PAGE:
Browse image
Resolutions offered for this image:
1000 x 666 pixels 540 x 360 pixels 2040 x 1360 pixels 720 x 480 pixels 4928 x 3280 pixels 640 x 426 pixels
Cloud masks available for this image:
Binary Heatmap

Spacecraft nadir point: 40.7° N, 25.1° E

Photo center point: 40.0° N, 16.9° E

Photo center point by machine learning:

Nadir to Photo Center: West

Spacecraft Altitude: 221 nautical miles (409km)
Click for a map
Width Height Annotated Cropped Purpose Links
1000 pixels 666 pixels No No Earth From Space collection Download Image
540 pixels 360 pixels Yes No Earth From Space collection Download Image
2040 pixels 1360 pixels No No NASA's Earth Observatory web site Download Image
720 pixels 480 pixels Yes Yes NASA's Earth Observatory web site Download Image
4928 pixels 3280 pixels No No Download Image
640 pixels 426 pixels No No Download Image
Other options available:
Download Packaged File
Download a Google Earth KML for this Image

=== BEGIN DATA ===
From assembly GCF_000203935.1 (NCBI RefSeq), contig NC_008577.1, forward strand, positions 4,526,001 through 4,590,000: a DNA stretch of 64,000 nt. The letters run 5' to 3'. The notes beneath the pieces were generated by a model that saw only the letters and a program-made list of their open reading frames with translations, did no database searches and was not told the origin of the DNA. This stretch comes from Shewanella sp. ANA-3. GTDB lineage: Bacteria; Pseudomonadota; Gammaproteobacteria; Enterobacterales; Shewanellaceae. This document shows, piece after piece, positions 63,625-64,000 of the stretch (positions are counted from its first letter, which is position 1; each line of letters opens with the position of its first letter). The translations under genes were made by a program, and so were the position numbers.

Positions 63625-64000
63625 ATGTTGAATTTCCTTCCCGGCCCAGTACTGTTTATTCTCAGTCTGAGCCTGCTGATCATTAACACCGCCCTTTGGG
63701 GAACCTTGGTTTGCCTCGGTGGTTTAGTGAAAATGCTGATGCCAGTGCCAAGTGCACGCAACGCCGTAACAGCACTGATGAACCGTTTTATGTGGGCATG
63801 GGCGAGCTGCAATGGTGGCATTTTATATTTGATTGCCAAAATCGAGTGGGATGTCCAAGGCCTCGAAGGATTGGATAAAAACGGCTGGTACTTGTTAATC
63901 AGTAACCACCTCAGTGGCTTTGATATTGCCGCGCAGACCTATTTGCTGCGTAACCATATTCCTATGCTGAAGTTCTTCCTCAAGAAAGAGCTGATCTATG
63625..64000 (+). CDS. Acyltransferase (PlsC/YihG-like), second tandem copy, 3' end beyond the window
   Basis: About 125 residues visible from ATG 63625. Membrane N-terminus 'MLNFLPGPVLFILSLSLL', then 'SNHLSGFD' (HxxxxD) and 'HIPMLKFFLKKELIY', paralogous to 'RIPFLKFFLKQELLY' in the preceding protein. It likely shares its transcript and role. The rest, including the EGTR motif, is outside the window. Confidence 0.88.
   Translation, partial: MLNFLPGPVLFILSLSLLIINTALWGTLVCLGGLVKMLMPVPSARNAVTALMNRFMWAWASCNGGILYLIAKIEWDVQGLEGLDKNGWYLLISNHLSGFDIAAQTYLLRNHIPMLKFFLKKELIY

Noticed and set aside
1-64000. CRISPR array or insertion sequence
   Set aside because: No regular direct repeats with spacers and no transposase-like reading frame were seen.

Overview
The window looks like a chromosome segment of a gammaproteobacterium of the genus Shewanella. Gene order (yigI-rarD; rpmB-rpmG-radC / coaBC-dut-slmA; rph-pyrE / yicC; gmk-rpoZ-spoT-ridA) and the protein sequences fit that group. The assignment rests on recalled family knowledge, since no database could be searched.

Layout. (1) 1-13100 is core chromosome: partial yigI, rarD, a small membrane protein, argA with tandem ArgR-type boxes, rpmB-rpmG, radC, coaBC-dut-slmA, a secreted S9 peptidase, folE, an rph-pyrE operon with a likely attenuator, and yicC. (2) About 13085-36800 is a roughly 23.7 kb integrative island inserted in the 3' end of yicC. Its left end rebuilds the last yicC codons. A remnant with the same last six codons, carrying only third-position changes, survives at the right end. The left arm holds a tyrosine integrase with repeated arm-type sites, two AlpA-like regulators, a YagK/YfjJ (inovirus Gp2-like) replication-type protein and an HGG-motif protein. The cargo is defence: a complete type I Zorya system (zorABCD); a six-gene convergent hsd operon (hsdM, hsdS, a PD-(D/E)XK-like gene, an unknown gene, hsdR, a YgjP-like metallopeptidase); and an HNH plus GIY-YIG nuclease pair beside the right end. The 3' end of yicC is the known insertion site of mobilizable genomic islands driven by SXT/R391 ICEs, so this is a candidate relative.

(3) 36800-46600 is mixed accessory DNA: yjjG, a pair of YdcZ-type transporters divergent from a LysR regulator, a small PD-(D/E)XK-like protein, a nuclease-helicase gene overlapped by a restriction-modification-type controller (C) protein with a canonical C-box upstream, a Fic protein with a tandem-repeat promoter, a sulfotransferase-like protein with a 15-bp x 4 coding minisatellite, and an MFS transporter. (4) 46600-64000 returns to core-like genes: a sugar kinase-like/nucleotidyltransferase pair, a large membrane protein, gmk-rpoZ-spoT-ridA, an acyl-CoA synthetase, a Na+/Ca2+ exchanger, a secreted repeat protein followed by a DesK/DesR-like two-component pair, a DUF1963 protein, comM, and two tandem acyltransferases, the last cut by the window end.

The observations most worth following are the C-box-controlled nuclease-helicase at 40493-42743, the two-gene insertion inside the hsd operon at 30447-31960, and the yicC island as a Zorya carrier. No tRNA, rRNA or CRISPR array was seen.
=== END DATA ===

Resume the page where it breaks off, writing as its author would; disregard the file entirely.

View photo footprint information
Download a GeoTIFF for this photo
Image Caption: Gulf of Taranto, Italy

Astronauts aboard the International Space Station took this image of the Gulf of Taranto at the base of the boot of Italy. The Gulf of Taranto is roughly 140 km long and 140 km wide. The well-defined light blue swirls that hug the shorelines in the coastal waters could represent sediment introduced by local rivers or beach erosion, or they may be pollutants introduced from cities along the coastline. The tight sediment curl off the city of Taranto shows a clockwise water circulation and suggests that this major plume originates from one of the largest rivers flowing into the gulf (the Sarmento, image top right). But some contribution to the plumes seems to come from urban areas because the largest plumes are associated with the main city regions of the gulf, Taranto and Gallipoli, whereas the largest river, the Crati, gives rise only to a thin plume (image upper margin). Taranto is an important commercial and military port with steel and iron factories, oil refineries, chemical works, shipyards, and food-processing plants.